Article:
Polio survivors urged to sign up for register

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Polio Survivors Ireland is urging polio survivors throughout the South West of the country to sign up to the Polio Register, to help find out how many are still here and to create strength in numbers.

“We are looking for people who contracted polio as babies or young children, to sign up to our National Polio Register, which is currently rolling out in Kerry, Limerick, Clare and North Tipperary,” says Fran Brennan, CEO, Polio Survivors Ireland. “With more evidence of the need for tailored supports and services for polio survivors, we can advocate and campaign for what is needed now and in the future.”

Before it was eradicated in the early 1960s, Polio struck down many people in Ireland. The current pandemic brings back many memories for those who recall the widespread fear and panic of their childhood. During the polio epidemics in the 40s and 50s, parents were urged to avoid crowded places and excessive exercise for their children and swimming pools and libraries were closed in an effort to curb this terrible disease that struck mostly babies and children.

With every child now vaccinated, this debilitating disease is eradicated in Ireland, however it is thought that around 7,000 people who had polio are still living with the impact of the original illness.

Of those who contracted the disease, many were partially and some completely paralysed for life. Decades after, many survivors are now experiencing new symptoms, known as Late Effects of Polio or Post-Polio Syndrome, which often require medical advice and treatment.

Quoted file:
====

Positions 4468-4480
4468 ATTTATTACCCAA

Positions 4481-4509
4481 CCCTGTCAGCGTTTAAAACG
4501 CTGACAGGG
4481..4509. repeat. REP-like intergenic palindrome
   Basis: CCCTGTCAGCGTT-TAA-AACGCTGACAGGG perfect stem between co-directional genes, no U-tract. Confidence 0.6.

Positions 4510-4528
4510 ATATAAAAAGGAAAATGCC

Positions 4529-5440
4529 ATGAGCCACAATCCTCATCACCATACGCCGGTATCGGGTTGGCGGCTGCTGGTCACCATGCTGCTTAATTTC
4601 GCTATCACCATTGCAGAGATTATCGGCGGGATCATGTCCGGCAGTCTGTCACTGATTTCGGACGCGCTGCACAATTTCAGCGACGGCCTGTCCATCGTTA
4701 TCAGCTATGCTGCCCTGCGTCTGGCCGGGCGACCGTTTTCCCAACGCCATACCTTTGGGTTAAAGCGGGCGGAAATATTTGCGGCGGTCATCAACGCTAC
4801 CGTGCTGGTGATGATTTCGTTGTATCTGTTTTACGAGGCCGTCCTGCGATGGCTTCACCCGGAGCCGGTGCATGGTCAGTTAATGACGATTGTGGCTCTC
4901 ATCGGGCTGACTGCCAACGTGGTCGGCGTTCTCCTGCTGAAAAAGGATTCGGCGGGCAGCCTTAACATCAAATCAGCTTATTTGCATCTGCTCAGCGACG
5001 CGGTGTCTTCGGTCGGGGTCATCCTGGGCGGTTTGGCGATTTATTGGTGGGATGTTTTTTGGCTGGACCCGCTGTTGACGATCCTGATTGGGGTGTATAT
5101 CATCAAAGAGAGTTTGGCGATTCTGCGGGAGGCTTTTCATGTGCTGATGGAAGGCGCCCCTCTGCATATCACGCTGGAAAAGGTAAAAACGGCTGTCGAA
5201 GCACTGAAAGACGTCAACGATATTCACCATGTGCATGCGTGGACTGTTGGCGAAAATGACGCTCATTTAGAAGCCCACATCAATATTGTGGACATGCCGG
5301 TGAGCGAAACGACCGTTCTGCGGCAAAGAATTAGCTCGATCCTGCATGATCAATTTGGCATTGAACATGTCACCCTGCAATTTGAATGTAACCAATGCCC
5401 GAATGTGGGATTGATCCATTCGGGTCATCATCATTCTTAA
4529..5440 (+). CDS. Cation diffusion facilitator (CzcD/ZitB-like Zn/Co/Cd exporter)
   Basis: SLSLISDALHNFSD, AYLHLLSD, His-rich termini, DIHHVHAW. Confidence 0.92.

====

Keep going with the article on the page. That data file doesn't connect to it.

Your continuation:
The Polio Register was set up by Polio Survivors Ireland, the only support organisation for survivors in Ireland, to help create a clearer picture of the number of people affected. This will help the charity to advise statutory services of the supports needed for survivors. Anyone who had polio, whether they require support now or not, should register to give a stronger voice to all polio survivors in Ireland.

Stephen Collins, a polio survivor living in Limerick, believes the Register is essential to help ensure that survivors get the right support. “We’ve already lived through epidemics,” he says. “Thankfully we’ve survived polio but many polio survivors now have to deal with the late effects of it. It’s as though it’s hit again. It’s important for anyone who had polio to know that there’s someone there to help them and that they can always get support or advice if they need it. It’s a great idea to sign the register because even if someone doesn’t feel they need help now, at some point if they do, at least they can turn to Polio Survivors Ireland.”

Late Effects of Polio and Post Polio Syndrome can cause previously active survivors to lose mobility and to struggle with daily tasks, fatigue, pain, or to develop an extreme intolerance to cold.

To sign up to the register, see www.polio.ie or contact Polio Survivors Ireland on 01 889 8920, email info@ppsg.ie.

Stuart Holly is the editor and co-founder of The Clare Echo. A native of Ennis, Stuart studied at St Flannan's College before obtaining a journalism degree in Dublin. After interning at The Evening Herald, he landed his first job with The Irish Daily Mail, Stuart worked in newspaper production with the Independent Group and in Auckland, New Zealand before a lengthy spell as a pun-spewing sub-editor at the Irish Daily Star. In 2015, Stuart returned to The Banner County where he took up employment as a news reporter with The Clare People.

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